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20 million get sick each year from norovirus -- stomach flu -- in the United States

Norovirus is extremely contagious, with an estimated infectious dose as low as 18 viral particles -- the amount on the head of a pin could sicken more than 1,000 people.
By Alex Cukan   |   June 4, 2014 at 3:20 PM   |   Comments

ATLANTA, June 3 (UPI) -- About 20 million people get sick from norovirus -- referred to incorrectly as "stomach flu" -- each year, mostly from eating in restaurants, catering or banquet facilities.

"Norovirus outbreaks from contaminated food in restaurants are far too common," Dr. Tom Frieden, director of the Centers for Disease Control and Prevention, said in a statement.

"All who prepare food, especially the food service industry can do more to create a work environment that promotes food safety and ensures that workers adhere to food safety laws and regulations that are already in place."

Norovirus is extremely contagious, with an estimated infectious dose as low as 18 viral particles -- the amount on the head of a pin could sicken more than 1,000 people.

The CDC's Vital Signs report used data from the National Outbreak Reporting System. From 2009 to 2012 health departments reported 1,008 norovirus outbreaks to the National Outbreak Reporting System.

In about half of the outbreaks, factors contributing to food contamination were reported and
an infected food worker was implicated in 70 percent of them. In these outbreaks, food workers infected with norovirus contaminated food often by touching ready-to-eat foods -- washed raw fruit and vegetables for salads or sandwiches, baked goods, or cooked items -- served in restaurants with their bare hands.

Sixty-four percent of the food outbreaks were traced to contaminated food in restaurants, 17 percent from catering or banquet facilities, 13 percent were from other causes than contaminated food, 4 percent were from private residences, 1 percent from healthcare facilities and 1 percent from schools and daycare facilities.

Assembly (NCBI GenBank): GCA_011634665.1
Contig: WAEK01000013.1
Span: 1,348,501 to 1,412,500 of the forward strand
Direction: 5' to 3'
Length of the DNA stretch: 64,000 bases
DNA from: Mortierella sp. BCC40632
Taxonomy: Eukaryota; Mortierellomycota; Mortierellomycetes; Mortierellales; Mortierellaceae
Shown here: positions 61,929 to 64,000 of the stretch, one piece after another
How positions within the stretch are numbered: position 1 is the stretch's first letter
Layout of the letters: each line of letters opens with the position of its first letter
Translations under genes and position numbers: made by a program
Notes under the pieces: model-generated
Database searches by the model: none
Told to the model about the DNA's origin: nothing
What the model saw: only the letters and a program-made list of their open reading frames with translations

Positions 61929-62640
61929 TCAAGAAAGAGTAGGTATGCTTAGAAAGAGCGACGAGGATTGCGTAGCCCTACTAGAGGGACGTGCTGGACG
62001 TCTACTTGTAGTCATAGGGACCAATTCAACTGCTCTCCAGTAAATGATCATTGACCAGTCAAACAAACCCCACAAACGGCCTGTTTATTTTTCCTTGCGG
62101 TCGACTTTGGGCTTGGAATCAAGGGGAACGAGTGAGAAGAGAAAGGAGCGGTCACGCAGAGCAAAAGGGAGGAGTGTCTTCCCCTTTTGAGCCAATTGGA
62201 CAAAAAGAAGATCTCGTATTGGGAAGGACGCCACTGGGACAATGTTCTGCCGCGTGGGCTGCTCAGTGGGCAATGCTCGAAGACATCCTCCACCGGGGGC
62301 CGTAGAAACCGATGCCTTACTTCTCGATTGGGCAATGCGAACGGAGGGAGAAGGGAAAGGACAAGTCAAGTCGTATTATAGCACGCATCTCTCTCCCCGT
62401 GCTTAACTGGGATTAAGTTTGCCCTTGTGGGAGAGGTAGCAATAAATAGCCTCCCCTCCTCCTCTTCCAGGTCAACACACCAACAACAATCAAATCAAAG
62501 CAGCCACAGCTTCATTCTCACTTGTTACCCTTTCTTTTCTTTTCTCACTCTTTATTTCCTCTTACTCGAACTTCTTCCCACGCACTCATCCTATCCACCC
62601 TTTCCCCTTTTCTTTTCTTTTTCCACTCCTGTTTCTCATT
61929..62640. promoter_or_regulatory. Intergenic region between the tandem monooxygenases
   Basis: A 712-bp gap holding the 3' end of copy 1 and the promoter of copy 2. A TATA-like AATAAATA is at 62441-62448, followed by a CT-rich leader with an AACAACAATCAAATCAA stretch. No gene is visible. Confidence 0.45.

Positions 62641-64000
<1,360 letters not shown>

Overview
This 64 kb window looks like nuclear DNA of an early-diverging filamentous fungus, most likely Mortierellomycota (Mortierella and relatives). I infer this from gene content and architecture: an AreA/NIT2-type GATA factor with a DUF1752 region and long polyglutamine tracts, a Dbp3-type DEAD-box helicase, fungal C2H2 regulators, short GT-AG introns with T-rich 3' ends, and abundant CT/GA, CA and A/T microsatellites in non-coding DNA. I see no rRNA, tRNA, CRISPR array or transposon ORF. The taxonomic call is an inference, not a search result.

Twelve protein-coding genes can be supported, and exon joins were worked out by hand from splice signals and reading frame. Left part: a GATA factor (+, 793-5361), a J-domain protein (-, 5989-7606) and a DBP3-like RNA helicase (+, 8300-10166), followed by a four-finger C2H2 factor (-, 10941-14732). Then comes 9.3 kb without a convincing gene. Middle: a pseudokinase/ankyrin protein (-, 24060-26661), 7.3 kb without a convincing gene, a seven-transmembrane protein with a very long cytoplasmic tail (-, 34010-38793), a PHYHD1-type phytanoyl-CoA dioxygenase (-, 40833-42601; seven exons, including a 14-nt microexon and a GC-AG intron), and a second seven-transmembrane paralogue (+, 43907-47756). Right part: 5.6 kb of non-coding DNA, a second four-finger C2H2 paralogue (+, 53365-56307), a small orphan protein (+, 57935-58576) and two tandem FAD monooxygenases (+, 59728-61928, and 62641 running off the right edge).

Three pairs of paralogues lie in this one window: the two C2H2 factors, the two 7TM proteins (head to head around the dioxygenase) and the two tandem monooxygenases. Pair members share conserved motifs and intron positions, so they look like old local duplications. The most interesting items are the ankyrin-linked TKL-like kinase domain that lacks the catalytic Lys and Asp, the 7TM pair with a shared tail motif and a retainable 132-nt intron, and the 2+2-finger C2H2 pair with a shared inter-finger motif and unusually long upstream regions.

One-in-5 food service workers reported working at least once in the previous year while sick with vomiting or diarrhea because they feared for their job and didn't want to leave coworkers short-staffed, the report said.

The Vital Signs report provides recommendations to help the food service industry prevent norovirus using provisions in the existing Food and Drug Administration model Food Code, which included:

-- Making sure food service workers practice proper hand washing and use utensils and single-use disposable gloves to avoid touching ready-to-eat foods with bare hands,

-- Certifying kitchen managers and training food service workers in food safety practices.

-- Establishing policies that require food service workers to stay home when sick with vomiting and diarrhea and for at least 48 hours after symptoms stop by providing paid sick leave and having a staffing plan that includes on-call workers.

© 2014 United Press International, Inc. All Rights Reserved. Any reproduction, republication, redistribution and/or modification of any UPI content is expressly prohibited without UPI's prior written consent.
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